3 Questions with Social Demographer Amy Finnegan

Published December 14, 2018 under Research News

Big Data for Reproductive Health Team

Members of the Big Data for Reproductive Health team at the International Conference on Family Planning in Kigali, Rwanda in November 2018. From left: Amy Finnegan and students Kelly Hunter, Saumya Sao and Molly Paley. Not pictured: team co-lead Megan Huchko.

By Susan Gallagher

Amy Finnegan likes to think of herself as the “Swiss Army knife” of researchers. When a research opportunity arises, she thinks, “I’ve got a randomized control trial, I’ve got qualitative data, I’ve got big data, etc. What’s the best way to find an answer to this question?”

Finnegan has spent the past ten years building her research toolbox through graduate programs at New York University’s Wagner School of Public Service and Duke’s Sanford School of Public Policy, and now through her varied roles and projects across Duke. She’s a research scholar at the Duke Global Health Institute, the Evidence Lab, the Center for Global Reproductive Health at Duke and the Social Science Research Institute. She also coordinates the Education & Human Development Bass Connections theme, which supports interdisciplinary research teams of faculty and students who engage in problem-centered research.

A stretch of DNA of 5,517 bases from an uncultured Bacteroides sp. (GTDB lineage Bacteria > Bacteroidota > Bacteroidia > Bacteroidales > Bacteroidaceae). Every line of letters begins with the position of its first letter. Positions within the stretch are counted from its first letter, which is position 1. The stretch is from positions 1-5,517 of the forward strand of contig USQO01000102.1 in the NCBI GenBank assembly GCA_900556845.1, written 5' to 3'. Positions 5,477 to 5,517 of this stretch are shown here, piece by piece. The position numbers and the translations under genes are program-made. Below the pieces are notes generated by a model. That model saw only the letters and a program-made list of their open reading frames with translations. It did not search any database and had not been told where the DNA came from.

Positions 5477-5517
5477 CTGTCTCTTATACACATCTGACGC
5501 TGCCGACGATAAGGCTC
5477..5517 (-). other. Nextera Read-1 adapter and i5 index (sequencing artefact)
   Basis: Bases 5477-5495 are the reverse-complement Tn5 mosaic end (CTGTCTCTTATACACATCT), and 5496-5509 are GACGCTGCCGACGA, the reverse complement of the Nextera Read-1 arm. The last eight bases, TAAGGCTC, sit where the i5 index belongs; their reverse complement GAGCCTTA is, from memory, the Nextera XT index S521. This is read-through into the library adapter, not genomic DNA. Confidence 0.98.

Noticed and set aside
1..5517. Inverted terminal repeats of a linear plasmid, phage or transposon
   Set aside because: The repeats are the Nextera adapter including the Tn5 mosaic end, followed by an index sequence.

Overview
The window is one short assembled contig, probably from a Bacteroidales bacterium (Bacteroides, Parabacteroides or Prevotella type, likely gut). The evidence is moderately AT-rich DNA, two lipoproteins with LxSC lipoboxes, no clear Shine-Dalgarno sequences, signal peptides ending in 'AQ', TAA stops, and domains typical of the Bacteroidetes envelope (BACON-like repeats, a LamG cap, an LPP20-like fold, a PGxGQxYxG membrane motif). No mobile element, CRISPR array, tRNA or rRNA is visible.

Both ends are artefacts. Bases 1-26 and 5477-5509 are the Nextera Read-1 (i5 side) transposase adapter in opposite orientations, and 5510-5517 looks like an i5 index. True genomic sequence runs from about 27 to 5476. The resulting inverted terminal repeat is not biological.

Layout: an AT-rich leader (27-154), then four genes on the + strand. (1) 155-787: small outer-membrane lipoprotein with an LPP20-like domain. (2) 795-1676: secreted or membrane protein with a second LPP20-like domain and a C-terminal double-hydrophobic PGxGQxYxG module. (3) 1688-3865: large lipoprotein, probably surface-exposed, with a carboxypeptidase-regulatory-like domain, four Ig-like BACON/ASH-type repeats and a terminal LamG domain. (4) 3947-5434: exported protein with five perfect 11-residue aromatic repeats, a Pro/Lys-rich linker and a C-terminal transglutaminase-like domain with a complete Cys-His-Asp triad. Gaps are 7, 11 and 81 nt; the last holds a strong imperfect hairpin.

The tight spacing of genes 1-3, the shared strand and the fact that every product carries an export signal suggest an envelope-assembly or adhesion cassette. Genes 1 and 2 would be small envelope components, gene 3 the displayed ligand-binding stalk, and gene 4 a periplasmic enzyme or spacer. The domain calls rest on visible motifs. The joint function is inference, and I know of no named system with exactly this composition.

We recently caught up with Finnegan to learn more about her approach to research and why she thinks big data is a big deal for global health.

You describe yourself as a social demographer. What does that mean?

I’m interested in the intersection of population health—which is about gender and age and natural relationships—and demography, which some people sum up as “births, deaths and travel [i.e., migration].” I’m particularly interested in exploring what factors lead to higher fertility and mortality. For example, is it the political system, is it individual behaviors, is it that interventions exist but people don’t have access to them, or is it that they’re choosing not to access existing interventions?